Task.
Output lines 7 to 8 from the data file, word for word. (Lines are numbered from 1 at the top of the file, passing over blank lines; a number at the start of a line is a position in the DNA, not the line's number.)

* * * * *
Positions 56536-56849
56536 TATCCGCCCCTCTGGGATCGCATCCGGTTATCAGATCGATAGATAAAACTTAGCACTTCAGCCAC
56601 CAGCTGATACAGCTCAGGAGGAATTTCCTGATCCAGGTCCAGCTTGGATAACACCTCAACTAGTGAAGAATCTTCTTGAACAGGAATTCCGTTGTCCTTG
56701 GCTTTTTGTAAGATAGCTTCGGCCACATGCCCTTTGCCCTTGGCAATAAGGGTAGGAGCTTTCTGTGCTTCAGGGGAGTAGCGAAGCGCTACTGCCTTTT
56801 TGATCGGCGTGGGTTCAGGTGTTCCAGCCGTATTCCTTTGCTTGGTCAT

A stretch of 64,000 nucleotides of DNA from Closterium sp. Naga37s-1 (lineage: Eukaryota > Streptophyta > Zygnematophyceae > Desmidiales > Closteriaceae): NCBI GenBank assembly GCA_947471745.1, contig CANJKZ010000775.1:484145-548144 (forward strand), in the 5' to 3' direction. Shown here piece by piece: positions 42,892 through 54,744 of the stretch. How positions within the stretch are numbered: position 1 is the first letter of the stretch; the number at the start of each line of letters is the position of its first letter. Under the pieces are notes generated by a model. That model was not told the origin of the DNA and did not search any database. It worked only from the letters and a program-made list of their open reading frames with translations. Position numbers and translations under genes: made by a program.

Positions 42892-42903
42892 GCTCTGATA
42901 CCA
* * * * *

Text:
Positions 42892-42903
42892 GCTCTGATA